Perth South Council aiming for 3.36 percent budget increase

By Dan Rankin

At a public budget meeting held in St. Pauls on Feb. 18 when many people had the future of the municipality’s garbage and recycling system on their minds, there was also the small matter of the 2016 budget to be discussed.

Citing the continued reduction in Ontario Municipal Partnership Funding (OMPF) offered by the province as a “huge challenge to overcome,” Perth South Treasurer Rebecca Clothier told those in attendance that for 2016, they are proposing a levy increase of $96,603, which represents an increase of 3.36 percent.

Those funds would bring the proposed net levy to $2,971,000.

The draft budget was prepared by municipal staff and “reflects the recommendations of the staff and those priorities which have been previously approved by Council,” Clothier said. “Council has also had the opportunity to view the budget to this point and have made some adjustments.”

Early in the meeting, Perth South Mayor Robert Wihelm congratulated municipal staff on an excellent job. “We’re pleased to see they’ve got the budget down where it is,” he said.

Clothier described that process. “During 2015, municipal staff continually scrutinized the revenues and expenditures for the respective departments with the view of determining where modifications may be necessary,” she said. “Generally, most departmental operating costs continue to experience overall cost of living increases, as well as greater increases in energy, fuel and hydro costs.”

A few line items mentioned at the meeting included “General Government costs” which were reduced by $336,421 – or 19 percent – over 2015. There was no increase to Council remuneration.

Under the section “Protection of persons and property,” which includes budget items such as fire department, police services, conservation authorities, and protective inspections, there is an overall levy reduction of $5,548. There are no proposed changes to building fees.

In Transportation Services, proposed operating costs for roads and bridge work decreased by nearly $104,000 overall, “mainly due to budget cuts in transfer to equipment reserves,” according to the report.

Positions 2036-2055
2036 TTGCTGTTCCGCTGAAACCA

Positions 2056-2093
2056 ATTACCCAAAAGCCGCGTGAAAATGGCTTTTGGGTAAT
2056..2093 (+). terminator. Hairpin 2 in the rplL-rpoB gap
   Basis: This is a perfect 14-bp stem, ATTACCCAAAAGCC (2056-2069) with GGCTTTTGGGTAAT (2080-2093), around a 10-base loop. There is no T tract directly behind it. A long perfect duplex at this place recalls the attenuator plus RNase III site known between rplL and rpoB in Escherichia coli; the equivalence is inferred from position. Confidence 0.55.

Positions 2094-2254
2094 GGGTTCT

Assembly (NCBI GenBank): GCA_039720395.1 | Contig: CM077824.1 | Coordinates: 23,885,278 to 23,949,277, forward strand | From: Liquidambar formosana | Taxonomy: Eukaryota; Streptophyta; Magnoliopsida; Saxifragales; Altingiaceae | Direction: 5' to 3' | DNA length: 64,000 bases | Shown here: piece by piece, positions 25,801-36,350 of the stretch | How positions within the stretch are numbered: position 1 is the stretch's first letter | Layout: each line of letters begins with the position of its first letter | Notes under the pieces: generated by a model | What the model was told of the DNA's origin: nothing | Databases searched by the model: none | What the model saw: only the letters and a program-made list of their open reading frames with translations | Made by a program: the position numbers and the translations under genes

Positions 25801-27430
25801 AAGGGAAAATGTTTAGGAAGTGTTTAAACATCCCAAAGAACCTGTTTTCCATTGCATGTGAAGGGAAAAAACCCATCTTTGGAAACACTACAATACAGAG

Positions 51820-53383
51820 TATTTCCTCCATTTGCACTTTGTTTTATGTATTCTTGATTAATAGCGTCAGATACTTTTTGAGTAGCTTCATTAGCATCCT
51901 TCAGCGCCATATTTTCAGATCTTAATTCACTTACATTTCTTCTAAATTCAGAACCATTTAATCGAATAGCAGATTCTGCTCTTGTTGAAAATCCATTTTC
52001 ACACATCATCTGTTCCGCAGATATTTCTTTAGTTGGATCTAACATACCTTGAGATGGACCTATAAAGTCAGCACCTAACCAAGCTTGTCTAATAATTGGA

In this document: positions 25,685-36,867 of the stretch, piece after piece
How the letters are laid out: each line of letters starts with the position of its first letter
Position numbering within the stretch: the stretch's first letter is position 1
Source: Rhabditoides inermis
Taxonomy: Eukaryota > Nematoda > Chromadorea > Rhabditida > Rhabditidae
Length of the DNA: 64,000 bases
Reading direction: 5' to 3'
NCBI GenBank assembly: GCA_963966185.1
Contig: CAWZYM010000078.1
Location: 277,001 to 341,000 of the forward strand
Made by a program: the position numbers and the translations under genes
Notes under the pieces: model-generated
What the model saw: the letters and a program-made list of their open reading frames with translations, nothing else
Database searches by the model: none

The 2016 draft budget also includes a “split for half of the year with the existing bag tag system, and then switching to a proposed wheelie-bin program,” Director of Public Works Ken Bettles said. “The actual time of the switch would depend on when a decision was made by Perth South and timing for Bluewater Recycling to implement it.”

The proposed wheelie-bin program has an increase for 2016 of $11,665. Over 12 months, the proposed “Wheelie Bin” program has an annual increase of $23,329 over the existing 2016 program.

According to Clothier, strategic priorities for Perth South include promoting affordable and competitive property taxes, ensuring legislative compliance, addressing downloading and regulation responsibilities, promoting “pay-as-you-go” financing, enhancing revenue opportunities and containing costs, promoting industrial and economic prosperity initiatives, promoting savings through economies of scale on large construction projects by tendering for multiple projects at once, promoting joint purchasing opportunities with other municipalities to reduce expenditures, and aligning the budget with the township’s five-year strategic plan, which was approved in 2012.

A chart displayed to the public illustrated how cuts to the unconditional OMPF grant received by Perth South have impacted the municipality financially. The program for the funding was redesigned in 2014.

“Due to the redesign, we’ve lost a significant amount of grant funding,” Clothier said. “In the period 2013-2016, we’ve lost close to $1 million in funding. As this program continues, we’re going to experience a continued reduction of the amount of funding we get from the provincial government.”

In 2014, the municipality experienced a loss of roughly $217 per household in OMPF funds. That increased to a loss of about $246 per household funding for 2015. This year, continued cuts meant a loss of just over $147 per household funding.

Council will meet again to further consider the public input they received last Thursday, with plans to pass the budget following that date.

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